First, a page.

And a mixed salad on the side. Finally, we broke down and ordered one. A serious craving for fresh vegetables had settled in.
It was a mixed salad, actually pretty nicely put together. Meaning it didn’t have corn in it. Thank god.
For afters, I asked the waiter our usual question about digestivi locali – local after-dinner liqueurs. He got very excited and brought three, and actually didn’t charge us at all, which was unexpected and nice.
From lightest to darkest, they are cedrata (based on the fruit Jews call etrog), amaro del capo (a bitter liqueur that tastes strongly of cinnamon) and liquirizia – a liquorice liqueur! I definitely like liquorice in this form more than I do in candy form… but that could be said of a lot of things. Like… beef. (I’m sick, and thus heavily medicated right now.)
We then gathered our things from the hotel and went to Cosenza’s tiny Stazione Centrale, served only by Ferrovaria della Calabria trains, to make our way to Scigliano. The train turned out to be only one heavily tagged car about the size of a school bus.
The views out of the little train on the trip to Scigliano were spectacular, though – high forested ridges looking more like West Virginia than like anywhere else in Italy.
We didn’t really know what to expect getting into Scigliano, which turned out to be a really tiny town magnificently set in an open valley looking out towards the Mediterranean.
We called Raffaele, the owner of the B & B we’d be staying at, and he came to pick us up at the station. On the one-minute drive back to the place, he apologized repeatedly but said his wife, Esther, who normally takes care of running the B&B, had returned to Amsterdam to visit her family and that he wouldn’t be able to make breakfast in the morning.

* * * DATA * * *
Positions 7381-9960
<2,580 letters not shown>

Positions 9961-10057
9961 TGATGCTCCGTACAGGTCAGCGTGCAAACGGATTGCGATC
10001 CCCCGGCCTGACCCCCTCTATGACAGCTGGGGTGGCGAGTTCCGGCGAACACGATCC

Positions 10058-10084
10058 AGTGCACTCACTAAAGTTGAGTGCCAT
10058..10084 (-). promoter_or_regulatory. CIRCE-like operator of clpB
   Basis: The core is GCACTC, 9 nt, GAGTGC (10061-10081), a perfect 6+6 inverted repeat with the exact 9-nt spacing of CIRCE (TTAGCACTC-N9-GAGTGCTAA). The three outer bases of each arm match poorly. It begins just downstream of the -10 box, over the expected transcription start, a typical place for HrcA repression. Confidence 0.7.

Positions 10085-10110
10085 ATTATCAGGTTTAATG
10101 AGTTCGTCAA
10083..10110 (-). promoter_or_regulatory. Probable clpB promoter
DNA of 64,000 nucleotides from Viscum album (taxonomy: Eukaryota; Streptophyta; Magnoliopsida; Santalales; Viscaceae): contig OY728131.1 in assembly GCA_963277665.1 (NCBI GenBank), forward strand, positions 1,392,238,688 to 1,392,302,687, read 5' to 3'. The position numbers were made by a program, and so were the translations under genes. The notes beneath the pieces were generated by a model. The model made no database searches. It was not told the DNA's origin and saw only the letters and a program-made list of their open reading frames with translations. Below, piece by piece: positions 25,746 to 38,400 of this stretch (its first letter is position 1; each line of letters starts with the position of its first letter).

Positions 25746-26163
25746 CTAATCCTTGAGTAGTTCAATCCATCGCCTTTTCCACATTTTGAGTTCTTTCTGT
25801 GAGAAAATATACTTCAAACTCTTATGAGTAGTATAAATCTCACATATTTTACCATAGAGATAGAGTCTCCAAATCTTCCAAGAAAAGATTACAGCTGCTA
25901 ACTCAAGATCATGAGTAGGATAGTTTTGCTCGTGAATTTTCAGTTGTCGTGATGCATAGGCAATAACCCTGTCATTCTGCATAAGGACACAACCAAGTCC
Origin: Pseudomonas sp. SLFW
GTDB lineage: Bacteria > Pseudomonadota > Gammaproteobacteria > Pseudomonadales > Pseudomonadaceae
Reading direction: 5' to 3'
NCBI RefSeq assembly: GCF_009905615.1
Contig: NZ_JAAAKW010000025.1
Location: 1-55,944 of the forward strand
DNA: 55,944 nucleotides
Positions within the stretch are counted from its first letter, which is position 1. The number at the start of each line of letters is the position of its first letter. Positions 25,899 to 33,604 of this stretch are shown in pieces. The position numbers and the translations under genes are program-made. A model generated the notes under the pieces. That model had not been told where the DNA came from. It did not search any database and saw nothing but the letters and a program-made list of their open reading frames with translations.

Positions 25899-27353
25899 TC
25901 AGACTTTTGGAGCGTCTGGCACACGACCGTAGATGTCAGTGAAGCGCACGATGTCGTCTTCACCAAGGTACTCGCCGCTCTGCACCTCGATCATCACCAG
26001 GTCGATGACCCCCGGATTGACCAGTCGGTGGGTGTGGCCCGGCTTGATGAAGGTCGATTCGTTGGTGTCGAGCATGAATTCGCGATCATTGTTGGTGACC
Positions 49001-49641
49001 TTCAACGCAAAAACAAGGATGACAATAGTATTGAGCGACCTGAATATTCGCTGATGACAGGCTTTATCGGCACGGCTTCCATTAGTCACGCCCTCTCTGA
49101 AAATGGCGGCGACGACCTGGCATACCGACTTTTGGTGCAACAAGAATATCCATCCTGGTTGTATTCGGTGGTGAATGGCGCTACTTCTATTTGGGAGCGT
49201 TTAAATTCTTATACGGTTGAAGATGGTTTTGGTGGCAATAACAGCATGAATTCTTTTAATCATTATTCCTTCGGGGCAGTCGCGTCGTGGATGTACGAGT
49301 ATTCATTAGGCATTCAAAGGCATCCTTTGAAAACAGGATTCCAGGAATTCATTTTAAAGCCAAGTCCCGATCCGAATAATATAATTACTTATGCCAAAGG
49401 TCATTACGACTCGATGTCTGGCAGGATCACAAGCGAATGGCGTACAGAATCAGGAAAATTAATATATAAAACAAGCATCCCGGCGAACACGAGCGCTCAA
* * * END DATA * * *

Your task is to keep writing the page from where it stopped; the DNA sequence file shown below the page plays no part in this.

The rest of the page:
Eh, no problem. He went on to tell us that the nearest restaurant/pizzeria was 4 kilometers outside of town, and he could give us a ride there but we’d have to walk back since there aren’t any taxis around. Alternatively, he said, there were a couple of bar/caffes and an alimentari (small grocery store) about 1 kilometer away, and he could show us how to get there.
Well, we did want to be in a small Calabrian town… right?
We decided to walk down to the alimentari and pick up some food, admiring the small churches of the pretty little town along the way.
We found some strange wooden fences and palm fronds and a false well built along a residential street running behind the church, and were confused until we figured out that a live Nativity scene had been set there for the previous few nights.
The dinner we put together was strange and spicy – some ‘nduja and rosamarina, along with pickles and a giant loaf of hearth-baked bread with some of the strongest crust I’ve ever tried to chew through, and green apples and a couple of types of interesting-looking local provolone cheeses.
And a bottle of local Ciró white wine to drink, at a whopping 2 euros and ninety cents.
Busting into one of the two cheeses, we discovered that we had somehow managed to buy a whole stick of butter with a cheese coating. What the hell? Has anyone heard of this? I’m not sure what the point is, though perhaps it helps to preserve the butter longer?
It shouldn’t surprise anyone that that cheese was tastier than our other selection… and tasted like fresh wonderful butter…
After that calorie-fest, what could we do but go to bed? Tomorrow, Scigliano!